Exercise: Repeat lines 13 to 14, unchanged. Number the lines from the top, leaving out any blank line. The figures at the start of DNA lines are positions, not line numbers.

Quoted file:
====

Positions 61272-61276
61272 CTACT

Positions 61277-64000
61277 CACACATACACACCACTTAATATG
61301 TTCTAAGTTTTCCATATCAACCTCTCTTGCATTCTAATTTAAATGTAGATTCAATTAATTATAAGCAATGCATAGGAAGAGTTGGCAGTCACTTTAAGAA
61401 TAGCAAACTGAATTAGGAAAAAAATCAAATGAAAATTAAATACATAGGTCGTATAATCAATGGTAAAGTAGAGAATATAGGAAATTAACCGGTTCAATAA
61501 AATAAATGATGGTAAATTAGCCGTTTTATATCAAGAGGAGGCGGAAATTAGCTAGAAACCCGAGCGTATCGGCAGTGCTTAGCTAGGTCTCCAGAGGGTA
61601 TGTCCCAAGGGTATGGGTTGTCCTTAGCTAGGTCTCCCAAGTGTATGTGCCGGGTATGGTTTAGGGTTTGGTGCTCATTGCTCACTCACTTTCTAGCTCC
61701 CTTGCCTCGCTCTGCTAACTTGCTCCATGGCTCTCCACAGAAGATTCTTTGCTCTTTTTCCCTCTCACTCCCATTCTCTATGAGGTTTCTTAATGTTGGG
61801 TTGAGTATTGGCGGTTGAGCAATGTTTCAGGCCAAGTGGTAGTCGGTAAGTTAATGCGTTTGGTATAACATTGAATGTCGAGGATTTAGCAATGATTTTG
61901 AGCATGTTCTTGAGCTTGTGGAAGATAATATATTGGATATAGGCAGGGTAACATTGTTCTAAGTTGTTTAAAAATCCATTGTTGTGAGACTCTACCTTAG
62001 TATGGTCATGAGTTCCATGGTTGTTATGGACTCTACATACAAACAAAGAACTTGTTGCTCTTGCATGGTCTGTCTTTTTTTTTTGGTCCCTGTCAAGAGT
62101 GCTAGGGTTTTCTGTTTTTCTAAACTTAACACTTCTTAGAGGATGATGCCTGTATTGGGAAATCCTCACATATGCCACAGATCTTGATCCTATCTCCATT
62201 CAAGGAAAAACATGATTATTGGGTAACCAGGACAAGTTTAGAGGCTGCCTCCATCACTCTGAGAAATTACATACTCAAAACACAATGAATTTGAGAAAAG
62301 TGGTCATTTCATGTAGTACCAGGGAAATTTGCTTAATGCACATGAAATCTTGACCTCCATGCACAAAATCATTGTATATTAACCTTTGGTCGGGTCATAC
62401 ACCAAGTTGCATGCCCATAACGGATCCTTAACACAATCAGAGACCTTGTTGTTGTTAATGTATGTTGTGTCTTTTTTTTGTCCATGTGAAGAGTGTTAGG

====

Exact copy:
62101 GCTAGGGTTTTCTGTTTTTCTAAACTTAACACTTCTTAGAGGATGATGCCTGTATTGGGAAATCCTCACATATGCCACAGATCTTGATCCTATCTCCATT
62201 CAAGGAAAAACATGATTATTGGGTAACCAGGACAAGTTTAGAGGCTGCCTCCATCACTCTGAGAAATTACATACTCAAAACACAATGAATTTGAGAAAAG